Friday, February 3, 2012

Medallions onward

Finally I have finished this medallion quilt top. However, it is turned on its side. I ended up making it big enough to fit my bed.....not king size thank goodness. I am still fascinated with  medallions. It is such an old style and definitely was imported from England when America was in its beginning.  Then in the 2nd quarter of the 19th century Americans started to design and make block quilts. Alot of those first blocks were made of elements from all those pieced medallion borders. I made mine a little more contemporary by using different borders but not always round and round.  I am not sure if I have this out of my system yet.
I definitely used rust a lot in this quilt. It is one of my favorite colors. I don't any one else who like it like I do.  With some thought I realized that this color impressed me a lot as a kit. First in the red clay soil of coastal Mississippi and the sandstone rock outcroppings in Colorado.  To me rust just seemed so vibrant in the sunshine. The rock outcroppings seemed like miracles.

In another moment of lunacy I pieced this star.  It is actually 20" across. I figured if I made the finished block 22" and turned them on point I could make 5 and have a quilt. I figure that by then I will have had enough of piecing it.  The inside is simple with large pieces, but when I got to the triangular border yikes.  Needless to say it is hand pieced.  Hand piecing is a  part of my quilting life.  It is just so relaxing and I can't just sit still.

I have been working on a couple of thing that I can't show yet, but the time will come.

I have been continuing to volunteer at the MSU Museum.  The last month I have been sorting thru the patterns designed by Herbert Van Mehren.  A name little known today.  He had a business to market his quilt designs called Home Arts Studio in the 1930's and 40's. He designed amazing mediallion designs that were 72" square. The most well known is Giant Dahlia.  I don't think I have seen quilts made of these patterns except Giant Dahlia and Star of France. However, it seems plenty of quilters bought the patterns and kept him in business.  Each pattern is a circular design made up of a complex star pattern. You would have to be quite the expert quilter to make one as there are no instructions just pattern pieces and a partial drawing of the complete quilt.  Sorry, but the museum doesn't allow photos.  If you have The Encyclopedia of Pieces Quilt Patterns or Block Base the blocks are in those publications.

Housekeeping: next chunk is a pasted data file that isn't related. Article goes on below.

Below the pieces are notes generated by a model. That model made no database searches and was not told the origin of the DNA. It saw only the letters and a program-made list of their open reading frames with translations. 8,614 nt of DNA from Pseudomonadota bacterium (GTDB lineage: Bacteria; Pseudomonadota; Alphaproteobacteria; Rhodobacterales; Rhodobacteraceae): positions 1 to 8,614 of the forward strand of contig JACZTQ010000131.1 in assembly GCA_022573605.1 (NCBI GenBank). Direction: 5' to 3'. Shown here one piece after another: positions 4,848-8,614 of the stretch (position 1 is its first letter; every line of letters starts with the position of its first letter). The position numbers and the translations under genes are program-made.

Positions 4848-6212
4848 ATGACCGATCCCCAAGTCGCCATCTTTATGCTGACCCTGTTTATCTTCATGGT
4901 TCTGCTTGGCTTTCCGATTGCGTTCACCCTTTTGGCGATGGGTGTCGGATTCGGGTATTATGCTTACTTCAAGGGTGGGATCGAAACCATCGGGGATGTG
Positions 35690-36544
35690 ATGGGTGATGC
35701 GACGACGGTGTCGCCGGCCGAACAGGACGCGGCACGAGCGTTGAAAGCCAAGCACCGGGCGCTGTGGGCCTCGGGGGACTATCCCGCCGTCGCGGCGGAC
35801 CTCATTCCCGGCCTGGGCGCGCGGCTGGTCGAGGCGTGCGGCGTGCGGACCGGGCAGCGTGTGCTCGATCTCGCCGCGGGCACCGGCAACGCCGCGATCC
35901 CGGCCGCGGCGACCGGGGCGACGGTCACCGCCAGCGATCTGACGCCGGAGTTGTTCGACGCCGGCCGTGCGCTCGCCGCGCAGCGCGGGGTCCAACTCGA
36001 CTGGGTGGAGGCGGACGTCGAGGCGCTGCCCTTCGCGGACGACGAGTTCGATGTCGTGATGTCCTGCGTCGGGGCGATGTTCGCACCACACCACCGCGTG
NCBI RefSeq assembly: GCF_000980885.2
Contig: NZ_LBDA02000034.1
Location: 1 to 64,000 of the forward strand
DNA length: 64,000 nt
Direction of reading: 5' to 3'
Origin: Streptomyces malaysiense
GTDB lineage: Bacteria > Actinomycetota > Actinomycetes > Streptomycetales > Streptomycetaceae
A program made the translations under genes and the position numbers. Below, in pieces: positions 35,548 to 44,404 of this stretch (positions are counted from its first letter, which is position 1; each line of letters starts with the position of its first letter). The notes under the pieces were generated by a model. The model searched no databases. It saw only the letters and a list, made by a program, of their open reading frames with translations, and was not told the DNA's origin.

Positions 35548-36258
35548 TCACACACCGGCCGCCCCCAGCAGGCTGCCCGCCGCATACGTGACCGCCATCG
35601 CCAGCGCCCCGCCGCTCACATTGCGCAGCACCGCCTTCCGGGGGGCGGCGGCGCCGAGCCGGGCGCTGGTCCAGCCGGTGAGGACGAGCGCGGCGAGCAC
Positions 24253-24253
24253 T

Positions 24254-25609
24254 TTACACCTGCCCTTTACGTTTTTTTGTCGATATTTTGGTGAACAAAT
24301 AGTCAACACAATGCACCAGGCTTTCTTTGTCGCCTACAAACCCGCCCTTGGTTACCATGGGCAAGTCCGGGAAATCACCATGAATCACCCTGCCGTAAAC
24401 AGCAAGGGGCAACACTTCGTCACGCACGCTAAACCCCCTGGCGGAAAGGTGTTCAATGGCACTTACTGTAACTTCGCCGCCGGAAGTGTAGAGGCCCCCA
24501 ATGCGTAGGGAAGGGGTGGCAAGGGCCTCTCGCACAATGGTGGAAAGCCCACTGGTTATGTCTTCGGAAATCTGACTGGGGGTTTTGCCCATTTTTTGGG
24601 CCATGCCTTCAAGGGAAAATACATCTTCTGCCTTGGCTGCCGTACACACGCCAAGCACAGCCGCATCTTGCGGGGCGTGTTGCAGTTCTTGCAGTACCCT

1. It's nice to see you again! I love your medallion. Those round pieces really add so much. And the irregular borders. Beautiful star too!

  2. Now that is a volunteer job I could really enjoy!
    Well mine is fun too but it always involves digging in the dirt :0).
    Love this medallion.
    Maybe you need to study those quilts and write the patterns again like the "Jane" quilt :0).

    Happy Sewing

  3. You sure have been keeping busy. Love those big stars.........share the pattern??? I started what is really a medallion - love to keep adding borders - with no planning beforehand - just add when i get there - I'm on the last border and it will be king size......and foolishly i want to hand quilt it to keep it soft...we'll see about that one!!!.........Linda